Because the MUSE signals wherein the line sampling phase is the same are processed by first and second vertical filter circuits 30a, 30b, high speed processing is not required in the present invention.
BRIEF DESCRIPTION OF THE DRAWINGS
Also, because a signal once slowed by time base expansion is processed by a third vertical filter circuit 34 for sub-sample shift processing, the sampling clock frequency of the output of this third vertical filter circuit 34 is not very high.
DETAILED DESCRIPTION OF THE PREFERRED EMBODIMENTS
These and other objects and features of the present invention will become clear from the following description taken in conjunction with the preferred embodiments thereof with reference to the accompanying drawings throughout which like parts are designated by like reference numerals, and in which:
- Fig. 1 is a block diagram of a first embodiment of the present invention;
- Figs. 2, 3, 4 and 5 are diagrammatic views of signals processed in the circuit of Fig. 1;
- Fig. 6 is a block diagram of a second embodiment of the present invention;
- Fig. 7 is a diagrammatic view of signals processed in the circuit of Fig. 6;
- Fig. 8 is a circuit diagram of a third embodiment of the present invention;
- Figs. 9, 10 and 11 are diagrammatic views of signals processed in the circuit of Fig. 8, in which Fig. 11 is divided to Figs. 11a and 11b;
- Figs. 12 and 13 are diagrammatic views describing the MUSE signal;
- Figs. 14, 15, and 16 are diagrammatic views describing the operation of a MUSE/NTSC signal down-convertor;
- Fig. 17a and is circuit diagram of a horizontal filter added to the circuit of Fig. 1; and
- Fig. 17b is a diagram showing signal filtering by the circuit of Fig. 17a.
A first embodiment of the present invention is described with reference to Figs. 1 to 5.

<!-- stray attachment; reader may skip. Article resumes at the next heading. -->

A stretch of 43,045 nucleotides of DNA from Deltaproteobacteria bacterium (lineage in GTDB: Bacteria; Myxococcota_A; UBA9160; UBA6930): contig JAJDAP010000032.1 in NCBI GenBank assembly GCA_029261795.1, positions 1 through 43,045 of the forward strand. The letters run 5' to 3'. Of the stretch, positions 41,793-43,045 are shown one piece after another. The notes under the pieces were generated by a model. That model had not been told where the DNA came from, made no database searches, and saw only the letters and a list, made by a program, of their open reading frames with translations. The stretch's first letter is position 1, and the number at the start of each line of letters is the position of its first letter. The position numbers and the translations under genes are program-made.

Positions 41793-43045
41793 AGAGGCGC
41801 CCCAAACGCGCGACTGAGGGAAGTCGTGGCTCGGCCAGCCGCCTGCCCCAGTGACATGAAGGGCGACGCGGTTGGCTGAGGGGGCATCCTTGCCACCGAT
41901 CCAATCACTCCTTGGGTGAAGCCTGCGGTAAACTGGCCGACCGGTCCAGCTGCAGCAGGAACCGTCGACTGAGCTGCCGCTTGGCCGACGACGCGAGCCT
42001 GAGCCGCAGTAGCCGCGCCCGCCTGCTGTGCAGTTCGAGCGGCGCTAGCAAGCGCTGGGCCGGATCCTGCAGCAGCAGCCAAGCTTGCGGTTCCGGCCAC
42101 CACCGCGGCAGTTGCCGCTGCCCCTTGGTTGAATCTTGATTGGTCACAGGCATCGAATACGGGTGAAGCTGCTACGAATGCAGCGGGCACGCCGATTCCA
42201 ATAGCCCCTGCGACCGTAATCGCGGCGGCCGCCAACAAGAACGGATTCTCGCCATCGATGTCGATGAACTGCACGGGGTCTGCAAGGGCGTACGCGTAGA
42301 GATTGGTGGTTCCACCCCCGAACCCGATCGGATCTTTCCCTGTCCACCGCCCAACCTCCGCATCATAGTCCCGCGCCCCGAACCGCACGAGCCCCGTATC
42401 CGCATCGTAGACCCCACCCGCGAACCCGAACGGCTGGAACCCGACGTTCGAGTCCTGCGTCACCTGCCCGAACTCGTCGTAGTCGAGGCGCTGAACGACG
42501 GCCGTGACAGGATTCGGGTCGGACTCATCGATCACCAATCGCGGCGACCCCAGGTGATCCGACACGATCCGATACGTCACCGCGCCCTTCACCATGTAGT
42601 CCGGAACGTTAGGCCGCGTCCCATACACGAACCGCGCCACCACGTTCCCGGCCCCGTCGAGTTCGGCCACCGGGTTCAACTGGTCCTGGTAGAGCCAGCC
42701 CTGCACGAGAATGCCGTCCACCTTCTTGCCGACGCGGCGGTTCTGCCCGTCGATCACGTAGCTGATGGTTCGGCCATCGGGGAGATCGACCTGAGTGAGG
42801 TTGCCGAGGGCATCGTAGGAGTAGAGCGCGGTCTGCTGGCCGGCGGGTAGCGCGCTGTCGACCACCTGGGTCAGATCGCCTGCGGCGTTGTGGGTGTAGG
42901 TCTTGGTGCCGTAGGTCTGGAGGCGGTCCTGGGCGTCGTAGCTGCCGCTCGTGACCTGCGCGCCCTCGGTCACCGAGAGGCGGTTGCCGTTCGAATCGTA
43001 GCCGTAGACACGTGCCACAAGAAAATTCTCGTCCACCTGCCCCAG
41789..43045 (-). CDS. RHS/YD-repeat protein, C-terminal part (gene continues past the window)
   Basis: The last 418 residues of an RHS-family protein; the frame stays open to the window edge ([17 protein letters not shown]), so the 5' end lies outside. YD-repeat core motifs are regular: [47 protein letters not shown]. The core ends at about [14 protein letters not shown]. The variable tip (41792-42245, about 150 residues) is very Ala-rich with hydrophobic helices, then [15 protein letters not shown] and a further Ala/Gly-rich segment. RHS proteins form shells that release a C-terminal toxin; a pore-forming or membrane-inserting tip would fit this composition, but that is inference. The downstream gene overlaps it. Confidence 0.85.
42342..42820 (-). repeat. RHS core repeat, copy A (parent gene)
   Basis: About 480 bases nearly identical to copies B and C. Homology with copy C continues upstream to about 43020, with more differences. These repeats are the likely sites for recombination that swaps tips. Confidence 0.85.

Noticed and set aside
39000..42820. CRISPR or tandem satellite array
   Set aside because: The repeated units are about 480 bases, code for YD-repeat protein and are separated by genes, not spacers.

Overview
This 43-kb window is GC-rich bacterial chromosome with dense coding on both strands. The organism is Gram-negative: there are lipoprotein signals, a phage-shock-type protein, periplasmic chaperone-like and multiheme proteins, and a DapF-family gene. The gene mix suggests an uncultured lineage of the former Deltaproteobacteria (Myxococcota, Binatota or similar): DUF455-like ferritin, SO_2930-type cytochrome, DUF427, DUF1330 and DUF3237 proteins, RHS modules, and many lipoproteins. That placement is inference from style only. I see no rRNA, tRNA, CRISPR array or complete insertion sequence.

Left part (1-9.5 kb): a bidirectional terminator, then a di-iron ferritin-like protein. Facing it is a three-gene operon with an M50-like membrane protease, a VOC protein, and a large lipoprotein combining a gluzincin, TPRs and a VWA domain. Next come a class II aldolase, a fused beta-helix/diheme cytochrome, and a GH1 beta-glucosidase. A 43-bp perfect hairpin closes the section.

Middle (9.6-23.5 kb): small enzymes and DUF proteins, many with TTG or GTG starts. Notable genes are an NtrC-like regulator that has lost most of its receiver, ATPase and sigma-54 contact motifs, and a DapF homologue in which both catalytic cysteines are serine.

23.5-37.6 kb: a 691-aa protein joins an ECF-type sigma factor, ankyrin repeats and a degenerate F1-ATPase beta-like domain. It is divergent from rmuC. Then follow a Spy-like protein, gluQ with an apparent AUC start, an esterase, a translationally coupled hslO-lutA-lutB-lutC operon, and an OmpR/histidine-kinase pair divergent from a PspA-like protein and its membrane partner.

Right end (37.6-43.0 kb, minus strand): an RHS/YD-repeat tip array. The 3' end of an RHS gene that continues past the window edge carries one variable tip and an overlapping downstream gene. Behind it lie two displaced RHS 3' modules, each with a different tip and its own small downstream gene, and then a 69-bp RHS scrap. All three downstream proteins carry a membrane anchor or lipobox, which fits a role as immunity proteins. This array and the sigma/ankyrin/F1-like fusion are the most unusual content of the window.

In Fig. 1, reference number 10 is a MUSE signal input terminal, and reference number 12 is an A/D convertor. Reference number 14 is a clock sync regenerator which outputs a clock signal (16.2 MHz) frame pulse and HD pulse synchronized to the input MUSE signal. Reference number 16 is a control timing generator circuit which outputs control signals, including clock signals (16.2 MHz, 8.1 MHz, 4.05 MHz, etc.) and sub-sample phase signals, to control the 1125-line processor circuit.
Reference number 18 is a clock sync generator circuit which outputs control signals for, including, the various NTSC signal clock signals (15.12 MHz, 7.56 MHz, 3.78 MHz), sync signals, and field inversion output. This circuit 18 inputs and synchronizes the frame pulse (F) and clock signal (16.2 MHz) from the clock sync generator 14 for the MUSE signal. In other words, the input MUSE signal and the output NTSC signal have different horizontal scan frequencies, but the frame cycle is the same 30 Hz, thus establishing a specific synchronized relationship.
Reference number 20 is a non-linear deemphasis circuit 20. Reference numbers 22a, 22b, 22c, and 22d are 1H delay circuits comprising memory devices which delay the MUSE signal one horizontal period. Reference numbers 24a, 24b, 24c, 24d are adders, 26a, 26b, and 26c are 1/2 multipliers, and 28a is a 1/4 multiplier.
These are divided into vertical filter circuit 30b, comprising circuits 22a, 22b, 22c, 24d, 26d, and another vertical filter circuit 30a, comprising circuits 22a, 22b, 22c, 22d, 24a, 28a, 26a, 24c, and 26b. These two filters are for odd number lines and even number lines, and therefore, their operation naturally changes every other line.